“Service is the rent we pay for the privilege of living on this earth.”
― Shirley Chisholm
Service means to be of help, use or benefit. It is work the contributes to the welfare of others. When we serve we create value and contribute to the world.
Being of service not only benefits those we serve, but it is also good for the one who serves. Meaning and well-being are found in life when we use our strengths to serve something greater than ourselves.
To serve we must find a cause we care about, or a problem we are passionate about. Then use our skills, strengths and capacities to work to make a difference in that area.
There is an afghan story that tells of a mean and arrogant King who sat on the throne far removed from the masses of his people. He saw his subjects simply as pawns that he could control and manipulate. He inflicts unjust taxes on them and cares little for their welfare.
One day the Afghan king went out hunting a Gazelle. The Gazelle was fast and lead the King into unknown places deep within the forest. The King runs and runs chasing his prey until he realises he is completely lost. The Gazelle has led him right to the edge of a desert. A dust storm surrounds him and blows relentlessly for three days. The King stubbornly continues to move, searching for a way out.
After three days the storm abates. The dust has torn the King’s clothes and his face is weary with tiredness and terror. Eventually he happens upon some nomads passing through the desert. When he informs them that he is the King they laugh at him. Nevertheless, they direct him to the palace where he lives.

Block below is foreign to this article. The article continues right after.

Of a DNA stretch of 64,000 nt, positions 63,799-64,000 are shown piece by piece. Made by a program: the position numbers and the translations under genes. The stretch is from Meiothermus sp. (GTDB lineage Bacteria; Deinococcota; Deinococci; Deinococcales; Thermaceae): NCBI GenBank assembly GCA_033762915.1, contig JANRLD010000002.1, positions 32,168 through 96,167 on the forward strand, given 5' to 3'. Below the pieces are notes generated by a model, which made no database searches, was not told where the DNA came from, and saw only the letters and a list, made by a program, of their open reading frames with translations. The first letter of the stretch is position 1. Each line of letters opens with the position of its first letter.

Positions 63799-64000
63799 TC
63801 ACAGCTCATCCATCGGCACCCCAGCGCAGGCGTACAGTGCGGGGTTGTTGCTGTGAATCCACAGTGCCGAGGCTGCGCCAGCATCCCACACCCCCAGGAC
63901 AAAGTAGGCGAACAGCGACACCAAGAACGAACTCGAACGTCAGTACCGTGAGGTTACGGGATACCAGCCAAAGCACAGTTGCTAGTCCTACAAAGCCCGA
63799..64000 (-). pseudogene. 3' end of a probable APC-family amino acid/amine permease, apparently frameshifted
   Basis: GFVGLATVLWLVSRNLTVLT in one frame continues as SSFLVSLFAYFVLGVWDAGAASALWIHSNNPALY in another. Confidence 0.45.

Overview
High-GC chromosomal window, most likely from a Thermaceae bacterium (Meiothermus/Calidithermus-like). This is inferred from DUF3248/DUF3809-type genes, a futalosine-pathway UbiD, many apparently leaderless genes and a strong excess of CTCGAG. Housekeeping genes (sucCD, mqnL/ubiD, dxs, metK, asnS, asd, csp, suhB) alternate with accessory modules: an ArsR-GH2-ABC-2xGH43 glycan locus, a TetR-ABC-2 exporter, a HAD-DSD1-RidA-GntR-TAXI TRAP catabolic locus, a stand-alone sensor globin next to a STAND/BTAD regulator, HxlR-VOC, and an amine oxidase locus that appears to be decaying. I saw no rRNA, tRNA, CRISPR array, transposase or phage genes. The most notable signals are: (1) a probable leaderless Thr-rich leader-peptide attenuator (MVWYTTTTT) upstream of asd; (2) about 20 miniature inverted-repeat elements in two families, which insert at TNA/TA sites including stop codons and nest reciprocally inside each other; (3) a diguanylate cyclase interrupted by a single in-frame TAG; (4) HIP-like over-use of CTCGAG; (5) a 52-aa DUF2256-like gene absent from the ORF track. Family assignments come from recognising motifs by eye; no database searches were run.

When he arrives there his own guards don’t even recognise him and take him for a crazed fool. From behind the gates the king can see the substitute King, a mysterious figure who has taken his place. He is mean in spirit, cruel, arrogant and indifferent.
Time passes and the King becomes accustomed to his new life living in poverty amongst the general populace. He manages to get by but never without the help of others. People offer him food, shelter and support when he needs it. A subtle change begins to dawn on him and he finds himself in turn helping those around him whenever he can. Once he helps a boy from a burning fire; another time he gives food to one hungrier than he. His experience amongst the people help him realise that others are just like him and that people need to care and look after each other in life.
As he continues to care for and help others, in his heart is kindled a kinship and a love for his fellow human beings. Not only does his behaviour change but, as this love for the life around him grows, so too does his perception of the world change. Everything becomes richer, more vivid and beautiful.
The King who has taken his place is simply a benevolent spirit, the angel of humility, who, when she sees that the King has learnt his lesson hands back the throne to him. From that day forward the King rules justly and wisely with great care and concern for the Kingdom.
How does the theme of ‘service’ show up and play out in the story? What is the lesson the king learns?
When choosing something to serve we must look to the needs of the world. Ask yourself the question: What problems exist in the world that I would like to help solve?
Make a list of these different problems/ challenges (Climate change, poverty, mental health etc.) Which of these do you care most about? Which causes do you feel motivated to work for?
Another way to clarify this is with the question: If I could make one change in the world what would that be?
Each day try asking yourself the question: What do I want my life to be in service to? Who or what shall I serve?